BAD TIMING for a bad law?
As the world marked International Human Rights Day, Dec. 10, the government of President Benigno Simeon Aquino III asked the Supreme Court to lift the temporary restraining order (TRO) it issued in October against Republic Act No. 10175 or the Cybercrime Prevention Act.
The government insisted that the law does not regulate or punish free speech, contrary to the claims of Netizens and media groups that have filed 15 various petitions against the law.
The Office of the Solicitor General (OSG) has submitted a 148-page comment to the Supreme Court asking the high tribunal to junk the petitions.
Media and civil society organizations had succeeded in getting a TRO against the Cybercrime law last October, citing that the law curtailed free speech and increased the penalties and jail terms for the crime of libel.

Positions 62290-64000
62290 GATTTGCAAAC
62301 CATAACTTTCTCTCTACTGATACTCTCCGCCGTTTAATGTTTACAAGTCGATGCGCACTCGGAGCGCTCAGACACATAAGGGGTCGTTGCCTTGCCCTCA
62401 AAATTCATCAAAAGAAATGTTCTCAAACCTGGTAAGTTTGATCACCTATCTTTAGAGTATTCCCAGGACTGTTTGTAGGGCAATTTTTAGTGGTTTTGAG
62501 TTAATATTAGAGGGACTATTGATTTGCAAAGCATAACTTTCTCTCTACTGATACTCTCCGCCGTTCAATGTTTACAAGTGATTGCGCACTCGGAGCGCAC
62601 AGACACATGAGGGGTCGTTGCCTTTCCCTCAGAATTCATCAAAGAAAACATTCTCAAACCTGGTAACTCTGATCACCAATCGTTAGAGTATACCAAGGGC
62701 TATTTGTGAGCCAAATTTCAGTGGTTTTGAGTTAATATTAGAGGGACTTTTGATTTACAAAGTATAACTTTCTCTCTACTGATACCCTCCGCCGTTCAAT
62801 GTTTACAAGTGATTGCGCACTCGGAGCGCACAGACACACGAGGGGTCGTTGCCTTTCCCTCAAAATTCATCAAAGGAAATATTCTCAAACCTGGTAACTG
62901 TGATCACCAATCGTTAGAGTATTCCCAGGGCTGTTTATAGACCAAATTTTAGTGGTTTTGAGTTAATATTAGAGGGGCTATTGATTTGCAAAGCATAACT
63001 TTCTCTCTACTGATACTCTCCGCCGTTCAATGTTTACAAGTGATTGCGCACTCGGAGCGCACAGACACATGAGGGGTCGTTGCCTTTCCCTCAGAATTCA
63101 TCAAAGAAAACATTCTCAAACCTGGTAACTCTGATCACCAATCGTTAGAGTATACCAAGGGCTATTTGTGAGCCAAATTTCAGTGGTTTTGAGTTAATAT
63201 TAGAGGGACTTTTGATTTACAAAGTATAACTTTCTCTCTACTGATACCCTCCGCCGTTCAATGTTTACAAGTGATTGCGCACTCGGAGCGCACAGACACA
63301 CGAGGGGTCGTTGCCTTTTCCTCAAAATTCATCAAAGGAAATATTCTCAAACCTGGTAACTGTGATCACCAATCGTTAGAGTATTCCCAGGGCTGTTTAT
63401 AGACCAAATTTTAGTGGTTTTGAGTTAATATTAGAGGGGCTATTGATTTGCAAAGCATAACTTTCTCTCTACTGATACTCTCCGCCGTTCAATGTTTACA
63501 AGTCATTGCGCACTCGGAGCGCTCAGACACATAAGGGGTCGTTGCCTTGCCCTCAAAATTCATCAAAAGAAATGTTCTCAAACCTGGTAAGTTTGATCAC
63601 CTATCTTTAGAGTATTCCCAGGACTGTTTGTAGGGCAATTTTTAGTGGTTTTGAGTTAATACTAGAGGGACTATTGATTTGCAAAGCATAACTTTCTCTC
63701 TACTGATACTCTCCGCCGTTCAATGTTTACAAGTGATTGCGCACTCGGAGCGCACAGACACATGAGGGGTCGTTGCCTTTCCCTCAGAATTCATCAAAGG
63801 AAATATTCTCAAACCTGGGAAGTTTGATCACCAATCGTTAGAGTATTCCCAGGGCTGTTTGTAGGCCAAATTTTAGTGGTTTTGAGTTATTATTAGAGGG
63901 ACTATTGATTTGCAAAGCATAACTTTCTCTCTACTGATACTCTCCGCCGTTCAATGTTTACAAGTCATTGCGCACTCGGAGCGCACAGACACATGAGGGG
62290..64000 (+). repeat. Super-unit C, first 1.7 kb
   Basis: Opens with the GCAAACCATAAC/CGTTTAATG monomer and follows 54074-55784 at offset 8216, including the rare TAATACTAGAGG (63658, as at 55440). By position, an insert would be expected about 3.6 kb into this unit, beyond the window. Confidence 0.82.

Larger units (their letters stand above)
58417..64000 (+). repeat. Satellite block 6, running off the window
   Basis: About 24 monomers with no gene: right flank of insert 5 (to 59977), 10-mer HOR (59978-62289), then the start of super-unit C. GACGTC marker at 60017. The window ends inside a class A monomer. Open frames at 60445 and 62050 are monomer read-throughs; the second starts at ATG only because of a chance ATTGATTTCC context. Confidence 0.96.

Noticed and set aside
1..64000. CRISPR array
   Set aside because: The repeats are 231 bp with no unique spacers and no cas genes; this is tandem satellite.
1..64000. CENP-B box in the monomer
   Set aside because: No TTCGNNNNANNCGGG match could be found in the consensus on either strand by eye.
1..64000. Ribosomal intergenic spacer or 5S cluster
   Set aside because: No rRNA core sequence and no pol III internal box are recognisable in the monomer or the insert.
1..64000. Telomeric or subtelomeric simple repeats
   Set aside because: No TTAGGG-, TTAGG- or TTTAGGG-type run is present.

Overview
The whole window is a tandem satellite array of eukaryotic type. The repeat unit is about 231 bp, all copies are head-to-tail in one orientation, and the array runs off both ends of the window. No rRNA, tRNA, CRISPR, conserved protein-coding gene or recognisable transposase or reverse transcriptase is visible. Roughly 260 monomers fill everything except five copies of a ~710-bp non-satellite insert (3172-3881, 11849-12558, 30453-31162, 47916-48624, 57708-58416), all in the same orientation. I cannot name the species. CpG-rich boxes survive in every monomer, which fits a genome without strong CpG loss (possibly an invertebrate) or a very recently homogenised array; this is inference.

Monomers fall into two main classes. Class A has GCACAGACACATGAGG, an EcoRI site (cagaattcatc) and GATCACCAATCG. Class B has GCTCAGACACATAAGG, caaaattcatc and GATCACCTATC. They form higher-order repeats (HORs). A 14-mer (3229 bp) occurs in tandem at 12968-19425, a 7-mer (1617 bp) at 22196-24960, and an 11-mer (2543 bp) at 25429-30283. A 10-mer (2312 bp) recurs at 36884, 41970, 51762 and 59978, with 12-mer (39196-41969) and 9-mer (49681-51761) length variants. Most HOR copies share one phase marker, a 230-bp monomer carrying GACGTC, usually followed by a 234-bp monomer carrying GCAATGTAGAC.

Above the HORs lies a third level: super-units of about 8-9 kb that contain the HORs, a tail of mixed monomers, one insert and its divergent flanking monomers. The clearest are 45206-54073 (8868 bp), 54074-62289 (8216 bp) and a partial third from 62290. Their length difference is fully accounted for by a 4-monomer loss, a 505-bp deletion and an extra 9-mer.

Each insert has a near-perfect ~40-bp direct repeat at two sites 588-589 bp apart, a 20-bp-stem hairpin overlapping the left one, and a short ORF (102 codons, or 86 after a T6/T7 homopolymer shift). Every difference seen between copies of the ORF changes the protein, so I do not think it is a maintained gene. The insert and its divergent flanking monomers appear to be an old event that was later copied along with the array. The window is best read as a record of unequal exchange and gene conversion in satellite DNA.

In addition, lawyers’ groups have expressed concerns that the law will allow government greater latitude in gathering data on internet use.
In a report published by GMANewsTV, the online news portal of television network GMA, the OSG is asking the Supreme Court to allow the law to be implemented immediately.
The OSG has argued, however, that the petitioners have not presented any evidence to support their opposition to the law; instead, the OSG said the oppositors to the law have only made legal arguments against the measure.
The OSG also said that libel has already been defined as a criminal act by the Revised Penal Code, and as such is “unprotected speech” that cannot be shielded by the freedom of the press.
GMANewsTV said the OSG questioned the inclusion of President Aquino as a respondent in at least five of the 15 petitions, citing that the President enjoys immunity from suit during his tenure in office.